Healing Diabetic Foot Ulcerations Part 2: Lonnie Kaplan DPM

Healing Diabetic Foot Ulcerations Part 2: Lonnie Kaplan DPM

Like I discussed in the previous blog, there are 4 major areas that can be preventing ulcerations from healing. The first two are blood flow and offloading the wound. The next one will be discussed below:

  1. Bacterial Count: It is important to remember that bacteria is all over your body. It is also important to realize that there is both good and bad bacteria. Normal skin has bacteria on it which does not cause any harm to the body as does the GI tract. Ulcerations can either be infected or colonized. Infection is best defined as a multiplication of bacteria, viruses, or fungi that causes symptoms. Symptoms of infection include redness, warmth, swelling, increased drainage and pus to name a few. Colonization is a step below infection where there is multiplication of the bacteria, virus or fungus but minimal symptoms. When treating a foot ulceration that does not appear to be healing, your podiatrist may take a culture swab of the wound to be sure there is no resistant organisms.  Organisms such as methicillin resistant Staph aureus (MRSA) and vanocymin resistant enterococcus (VRE) are becoming more and more prevalent in  the world. (no longer just in hospitalized patients) Sometimes wounds can be colonized with these organisms and culture based treatment with either topical or oral antimicrobial agent can lead to quicker healing.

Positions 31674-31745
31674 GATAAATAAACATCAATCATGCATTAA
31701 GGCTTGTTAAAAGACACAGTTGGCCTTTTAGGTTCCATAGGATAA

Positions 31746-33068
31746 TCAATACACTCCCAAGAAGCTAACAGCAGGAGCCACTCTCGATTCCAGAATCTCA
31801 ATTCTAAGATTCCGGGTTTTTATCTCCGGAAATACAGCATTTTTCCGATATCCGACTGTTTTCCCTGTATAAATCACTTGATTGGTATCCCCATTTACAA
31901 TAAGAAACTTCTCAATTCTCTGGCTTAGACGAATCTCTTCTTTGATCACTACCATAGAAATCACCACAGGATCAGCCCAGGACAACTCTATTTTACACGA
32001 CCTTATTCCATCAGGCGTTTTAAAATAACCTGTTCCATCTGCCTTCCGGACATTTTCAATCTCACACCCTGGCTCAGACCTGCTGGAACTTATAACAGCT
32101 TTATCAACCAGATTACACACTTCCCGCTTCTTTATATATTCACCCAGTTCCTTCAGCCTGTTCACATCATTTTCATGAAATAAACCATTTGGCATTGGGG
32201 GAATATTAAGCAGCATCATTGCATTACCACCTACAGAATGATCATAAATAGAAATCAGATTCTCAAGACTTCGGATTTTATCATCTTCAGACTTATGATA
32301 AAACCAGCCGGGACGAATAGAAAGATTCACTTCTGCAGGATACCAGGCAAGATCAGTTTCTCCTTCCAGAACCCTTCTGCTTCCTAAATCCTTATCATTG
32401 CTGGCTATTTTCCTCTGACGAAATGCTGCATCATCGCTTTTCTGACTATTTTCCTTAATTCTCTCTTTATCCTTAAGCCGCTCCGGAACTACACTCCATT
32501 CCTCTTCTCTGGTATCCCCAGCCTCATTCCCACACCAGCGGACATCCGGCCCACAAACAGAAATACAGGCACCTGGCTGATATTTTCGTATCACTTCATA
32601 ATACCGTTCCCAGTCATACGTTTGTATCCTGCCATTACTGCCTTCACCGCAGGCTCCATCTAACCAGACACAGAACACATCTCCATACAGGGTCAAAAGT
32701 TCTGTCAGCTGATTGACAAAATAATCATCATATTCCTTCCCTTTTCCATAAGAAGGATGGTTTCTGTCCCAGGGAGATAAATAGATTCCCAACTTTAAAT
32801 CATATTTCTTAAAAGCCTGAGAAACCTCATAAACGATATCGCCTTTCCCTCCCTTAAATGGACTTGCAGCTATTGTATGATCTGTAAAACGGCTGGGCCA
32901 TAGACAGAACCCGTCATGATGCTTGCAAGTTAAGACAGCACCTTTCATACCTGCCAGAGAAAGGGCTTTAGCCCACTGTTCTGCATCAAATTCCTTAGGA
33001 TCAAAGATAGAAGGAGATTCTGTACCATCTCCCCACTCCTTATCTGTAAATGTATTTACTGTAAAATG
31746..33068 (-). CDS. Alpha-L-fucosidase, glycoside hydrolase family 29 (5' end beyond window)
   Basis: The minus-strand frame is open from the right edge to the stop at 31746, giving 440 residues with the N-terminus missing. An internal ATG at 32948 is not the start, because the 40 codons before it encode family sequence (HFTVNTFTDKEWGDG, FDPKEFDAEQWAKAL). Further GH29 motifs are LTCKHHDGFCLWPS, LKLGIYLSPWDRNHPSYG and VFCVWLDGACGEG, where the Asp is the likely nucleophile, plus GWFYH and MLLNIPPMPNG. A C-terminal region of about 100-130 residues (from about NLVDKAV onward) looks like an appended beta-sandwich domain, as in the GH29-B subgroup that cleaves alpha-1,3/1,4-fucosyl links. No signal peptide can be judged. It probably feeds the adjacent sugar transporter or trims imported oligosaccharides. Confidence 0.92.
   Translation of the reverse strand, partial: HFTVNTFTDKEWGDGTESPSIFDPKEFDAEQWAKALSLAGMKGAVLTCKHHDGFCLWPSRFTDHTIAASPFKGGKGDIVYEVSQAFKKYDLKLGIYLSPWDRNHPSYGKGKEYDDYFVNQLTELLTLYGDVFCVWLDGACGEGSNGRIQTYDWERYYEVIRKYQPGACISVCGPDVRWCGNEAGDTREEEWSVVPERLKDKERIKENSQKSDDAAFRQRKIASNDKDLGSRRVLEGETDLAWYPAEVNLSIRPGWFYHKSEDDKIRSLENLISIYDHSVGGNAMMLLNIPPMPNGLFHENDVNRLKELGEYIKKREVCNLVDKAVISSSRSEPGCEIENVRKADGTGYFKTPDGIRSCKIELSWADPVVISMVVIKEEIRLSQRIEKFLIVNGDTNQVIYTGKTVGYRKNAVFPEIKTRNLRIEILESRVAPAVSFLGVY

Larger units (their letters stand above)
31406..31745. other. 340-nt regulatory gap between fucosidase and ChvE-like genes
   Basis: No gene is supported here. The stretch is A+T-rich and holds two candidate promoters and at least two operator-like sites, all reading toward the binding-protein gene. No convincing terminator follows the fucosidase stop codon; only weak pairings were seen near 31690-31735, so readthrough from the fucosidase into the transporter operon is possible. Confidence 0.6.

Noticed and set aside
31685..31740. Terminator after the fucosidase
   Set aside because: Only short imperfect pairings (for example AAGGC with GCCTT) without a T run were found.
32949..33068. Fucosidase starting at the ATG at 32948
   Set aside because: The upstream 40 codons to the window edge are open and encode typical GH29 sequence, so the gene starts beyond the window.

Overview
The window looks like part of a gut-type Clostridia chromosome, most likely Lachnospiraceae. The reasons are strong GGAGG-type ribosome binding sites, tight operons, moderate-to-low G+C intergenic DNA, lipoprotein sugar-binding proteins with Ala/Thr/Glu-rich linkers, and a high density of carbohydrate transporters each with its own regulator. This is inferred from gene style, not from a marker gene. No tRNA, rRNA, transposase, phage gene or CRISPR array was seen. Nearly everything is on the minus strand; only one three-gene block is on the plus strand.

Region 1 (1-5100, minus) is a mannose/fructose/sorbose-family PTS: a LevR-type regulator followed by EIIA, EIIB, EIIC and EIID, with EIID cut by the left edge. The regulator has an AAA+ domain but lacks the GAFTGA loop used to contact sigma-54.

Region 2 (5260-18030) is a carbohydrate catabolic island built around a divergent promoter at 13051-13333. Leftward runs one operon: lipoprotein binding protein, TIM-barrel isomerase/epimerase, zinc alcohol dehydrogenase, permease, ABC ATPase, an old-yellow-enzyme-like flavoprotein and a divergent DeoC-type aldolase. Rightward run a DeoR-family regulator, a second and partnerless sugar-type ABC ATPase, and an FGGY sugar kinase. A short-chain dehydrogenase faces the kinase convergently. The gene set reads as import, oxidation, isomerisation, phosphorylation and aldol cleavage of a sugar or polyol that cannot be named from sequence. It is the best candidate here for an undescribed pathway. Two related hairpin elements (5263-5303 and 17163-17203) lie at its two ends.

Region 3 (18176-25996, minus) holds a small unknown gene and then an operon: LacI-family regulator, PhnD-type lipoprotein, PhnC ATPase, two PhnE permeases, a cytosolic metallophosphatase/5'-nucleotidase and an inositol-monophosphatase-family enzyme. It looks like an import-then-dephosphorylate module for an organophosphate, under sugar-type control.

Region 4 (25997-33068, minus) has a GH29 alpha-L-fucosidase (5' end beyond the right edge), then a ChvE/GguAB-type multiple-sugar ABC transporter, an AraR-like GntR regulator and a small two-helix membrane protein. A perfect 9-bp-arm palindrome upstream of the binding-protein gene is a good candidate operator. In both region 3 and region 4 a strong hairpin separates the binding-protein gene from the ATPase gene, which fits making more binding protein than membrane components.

Call Quality Foot Care today at 215-230-9707 to visit with Doylestown’s community podiatrists. We will be happy to discuss the above in detail and help you stay on your feet.

Stay tuned to learn about the last major factor that can slow ulceration healing in my next post!

Dr. Lonnie Kaplan

About Dr. Lonnie Kaplan

Dr. Lonnie Kaplan is a board certified podiatrist who enjoys writing about topics that interest both he and his patients. He has been asked to speak at multiple events both in Bucks and Montgomery counties on foot and ankle topics and enjoys volunteering his time at local community events including races and foot screenings. His hope is that by writing articles and lecturing for the community, it will allow people in the community to better understand their foot health and know when to seek professional medical attention. He likes to comment on foot and ankle topics that are trending in the media and is always open to suggestions on topics to write about.

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